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    89 meters long corvette Magdeburg is seen at the Navy harbor of Warnemuende near Rostock, northern Germany, Friday, Aug. 17. 2007

    Germany Joins Race to Acquire Laser 'Weapon of the Future' - Reports

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    Along with the US, Russia, and China, Germany will join the club of countries aiming to acquire high-energy laser weapons. The outlet Die Welt reports that the German Navy is just a step away from equipping one of its warships with a laser cannon.

    The German Armed Forces, Bundeswehr, will soon acquire a laser weapon, as the first gun of this kind is expected to be installed on the Braunschweig-class corvette K130 already next year, Die Welt reports. According to the outlet, the Bundeswehr will roll out its requirements for the new weapon, outlining what the country’s military expects from the new technology, with the details coming out as early as this month.

    To provide the German Armed Forces with the first laser cannon, two competing arms companies, Rheinmetall and the German branch of the European group MBDA, are expected to join forces.

    The German media outlet cited MBDA Germany sales executive Peter Heilmeier, explaining that a laser cannon for "short-range air defence and possibly also speed boat combat" is to be deployed. During the test phase, which is set to start soon, they are to find out what danger the weapon could pose to those who use it.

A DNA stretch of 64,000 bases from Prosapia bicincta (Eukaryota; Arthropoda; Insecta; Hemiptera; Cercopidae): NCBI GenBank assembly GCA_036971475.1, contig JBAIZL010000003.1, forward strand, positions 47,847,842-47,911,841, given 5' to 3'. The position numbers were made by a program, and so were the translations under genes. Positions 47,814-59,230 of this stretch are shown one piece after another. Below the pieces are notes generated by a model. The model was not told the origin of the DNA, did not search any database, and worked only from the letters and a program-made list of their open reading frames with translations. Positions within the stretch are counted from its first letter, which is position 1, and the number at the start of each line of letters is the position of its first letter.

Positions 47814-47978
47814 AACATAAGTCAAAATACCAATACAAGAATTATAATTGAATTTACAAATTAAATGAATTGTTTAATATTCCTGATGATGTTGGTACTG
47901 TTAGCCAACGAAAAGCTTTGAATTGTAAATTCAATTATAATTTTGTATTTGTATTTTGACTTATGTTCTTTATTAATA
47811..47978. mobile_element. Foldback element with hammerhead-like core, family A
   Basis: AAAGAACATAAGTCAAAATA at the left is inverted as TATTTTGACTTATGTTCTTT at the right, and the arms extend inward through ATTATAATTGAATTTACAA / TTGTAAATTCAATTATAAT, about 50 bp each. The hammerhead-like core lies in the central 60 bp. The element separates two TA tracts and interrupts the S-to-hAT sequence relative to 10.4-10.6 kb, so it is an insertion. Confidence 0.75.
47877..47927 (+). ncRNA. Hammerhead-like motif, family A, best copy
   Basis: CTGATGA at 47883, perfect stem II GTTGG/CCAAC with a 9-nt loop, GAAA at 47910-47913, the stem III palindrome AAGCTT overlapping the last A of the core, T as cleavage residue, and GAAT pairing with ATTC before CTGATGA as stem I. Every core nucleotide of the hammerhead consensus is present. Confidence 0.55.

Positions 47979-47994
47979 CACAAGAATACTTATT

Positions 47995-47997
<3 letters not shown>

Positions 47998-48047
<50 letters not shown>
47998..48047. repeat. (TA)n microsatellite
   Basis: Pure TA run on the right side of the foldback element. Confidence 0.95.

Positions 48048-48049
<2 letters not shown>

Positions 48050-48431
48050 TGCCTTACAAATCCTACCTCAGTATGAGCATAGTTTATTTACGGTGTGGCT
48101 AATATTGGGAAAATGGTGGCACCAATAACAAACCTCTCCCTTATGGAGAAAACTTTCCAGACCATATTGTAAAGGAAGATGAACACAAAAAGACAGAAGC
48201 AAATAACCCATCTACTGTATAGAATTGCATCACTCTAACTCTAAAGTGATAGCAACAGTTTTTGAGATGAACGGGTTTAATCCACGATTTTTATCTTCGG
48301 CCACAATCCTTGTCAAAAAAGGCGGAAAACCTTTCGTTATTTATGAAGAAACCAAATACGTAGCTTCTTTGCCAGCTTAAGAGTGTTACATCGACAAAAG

Although there are still numerous antitrust issues to be resolved, the German Armed Forces Procurement Authority, which is in charge of acquiring new technologies, is seeking cooperation between the Rheinmetall and the MBDA. As the German newspaper points out, the deployment of domestically developed technologies will render future exports independent of US approval.

    Both companies have long been working on the development of high-energy lasers, which some media outlets have dubbed a “weapon of the future”. The lasers have already been successfully tested, downing both drones and mortar shells, Die Welt reports. However, naval laser technology is said to open new dimensions.

    It is not only the German Navy that is expected to acquire the cutting-edge weapon, the outlet notes, as lasers could soon be deployed for the army, namely in land-based systems and tanks. According to MBDA Germany top manager Doris Laarmann, protection against drones is increasingly becoming the focus of development.

    According to the German newspaper, the US, China, and Russia are in the lead of developing laser weapon technologies. In comparison to conventional weapons, laser cannons are thought to be more precise, scalable - as its destruction level can be restricted - and stable, with it having virtually infinite ammunition if there is sufficient power.

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    Corvette, MBDA, Rheinmetall, Germany, warship, laser weapons
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